The Golden State Warriors and the NBA are hoping to have the Bay Area team into a new owner's hands by the end of the summer, according to multiple sources.
One source said the target date is early- to mid-August so that any new owner can execute the necessary changes for the 2010-11 season to avoid a lame-duck year.
The last thing the NBA wants is to have a meaningless first season of ownership for whomever buys the team from Chris Cohan, then follow that up with a potential lockout that could wipe out the second season, thus giving the new ownership essentially two years of negativity through which it has to fight before it can put its own team on the floor.
To that end, commissioner David Stern will do whatever he can to expedite the process so that an end-of-summer sale or sooner can be realized. Unlike the Nets, whose sale to Russian billionaire Mikhail Prokhorov has been drawn out in part because of the complications of the land deal for a new arena in Brooklyn, N.Y., the Warriors can complete a deal in an expeditious fashion should Stern want it.
The recent sale of the Charlotte Bobcats from BET founder Bob Johnson to Hall of Famer Michael Jordan took place in about a month, in part because Stern wanted the icon so badly to be a league owner, but also because the league was familiar with Jordan and his finances. In a similar fashion, it took only a month for Robert Sarver to purchase the Phoenix Suns for a record $401 million in 2004.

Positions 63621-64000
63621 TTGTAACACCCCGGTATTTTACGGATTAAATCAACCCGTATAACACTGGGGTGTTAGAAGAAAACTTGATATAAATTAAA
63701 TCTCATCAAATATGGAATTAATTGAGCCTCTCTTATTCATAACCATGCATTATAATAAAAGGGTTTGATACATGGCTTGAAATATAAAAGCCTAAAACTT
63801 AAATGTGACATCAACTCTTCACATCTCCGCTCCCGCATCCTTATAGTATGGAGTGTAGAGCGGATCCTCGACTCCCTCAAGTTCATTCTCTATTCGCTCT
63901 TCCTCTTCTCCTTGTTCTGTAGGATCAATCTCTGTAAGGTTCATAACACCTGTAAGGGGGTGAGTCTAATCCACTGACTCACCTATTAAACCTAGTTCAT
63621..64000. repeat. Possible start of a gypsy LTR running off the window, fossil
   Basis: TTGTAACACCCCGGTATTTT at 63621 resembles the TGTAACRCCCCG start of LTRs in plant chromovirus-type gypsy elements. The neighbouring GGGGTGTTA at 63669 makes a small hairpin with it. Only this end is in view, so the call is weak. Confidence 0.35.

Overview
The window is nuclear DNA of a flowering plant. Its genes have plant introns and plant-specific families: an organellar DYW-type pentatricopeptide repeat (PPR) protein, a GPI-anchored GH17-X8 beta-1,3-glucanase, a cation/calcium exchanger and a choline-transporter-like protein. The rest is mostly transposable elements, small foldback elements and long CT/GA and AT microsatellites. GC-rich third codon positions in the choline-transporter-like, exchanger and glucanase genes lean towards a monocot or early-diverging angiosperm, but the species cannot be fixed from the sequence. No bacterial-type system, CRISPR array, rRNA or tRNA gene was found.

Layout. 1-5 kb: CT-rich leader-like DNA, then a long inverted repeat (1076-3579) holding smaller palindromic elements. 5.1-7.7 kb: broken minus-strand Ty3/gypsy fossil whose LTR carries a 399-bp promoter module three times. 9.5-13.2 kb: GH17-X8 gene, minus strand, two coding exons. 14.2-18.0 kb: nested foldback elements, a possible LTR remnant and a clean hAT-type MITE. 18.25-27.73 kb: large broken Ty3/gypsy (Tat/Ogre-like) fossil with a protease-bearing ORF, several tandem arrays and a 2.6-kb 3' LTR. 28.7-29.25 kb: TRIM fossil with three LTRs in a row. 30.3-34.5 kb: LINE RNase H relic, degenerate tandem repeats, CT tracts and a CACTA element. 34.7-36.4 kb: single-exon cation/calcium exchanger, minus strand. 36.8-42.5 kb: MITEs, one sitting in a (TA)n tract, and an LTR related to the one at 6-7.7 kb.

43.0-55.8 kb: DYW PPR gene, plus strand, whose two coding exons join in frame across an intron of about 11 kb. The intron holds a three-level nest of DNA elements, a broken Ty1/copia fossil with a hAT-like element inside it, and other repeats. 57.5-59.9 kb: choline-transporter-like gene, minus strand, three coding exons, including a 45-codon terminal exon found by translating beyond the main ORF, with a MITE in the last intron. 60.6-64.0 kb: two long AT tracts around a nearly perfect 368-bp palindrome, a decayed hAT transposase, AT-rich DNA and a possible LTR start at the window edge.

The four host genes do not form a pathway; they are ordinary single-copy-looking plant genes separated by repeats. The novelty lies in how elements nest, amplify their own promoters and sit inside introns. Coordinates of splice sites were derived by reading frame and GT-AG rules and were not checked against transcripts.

If Oracle CEO Larry Ellison becomes the Warriors' next owner, the sale could move along quickly, a league source said, because Ellison is a well-known commodity whose checks will be written from an established and very deep account. If another entity -- particularly a foreign entity -- steps into the bidding and is successful, it could take the league far longer to do its due diligence on that person's financial background and reputation, delaying the sale.
According to a source, Cohan has already received 10 legitimate inquiries about purchasing the Warriors -- one of which was from Asia -- though none have made an official bid. The official offering is set to be released in about a week, and official bids will be accepted in mid- to late April.
Salvatore Galatioto, whose company Galatioto Sports Partners has been hired by Cohan to sell the franchise, declined to speak about the sale. GSP's vice chairman is Russ Granik, who was the NBA's deputy commissioner for 15 years.
Another name that has been floating around as a possible bidder is Philip Anschutz, part-owner of the Staples Center in Los Angeles. However, a source close to him said Anschutz is not a player in the Warriors' sale because his model of investing has been to take undervalued projects and turn them into profitable businesses. Because Cohan is seeking in excess of $400 million for the Warriors -- one source said the franchise could go for as much as $500 million -- Anschutz does not view the team as being undervalued.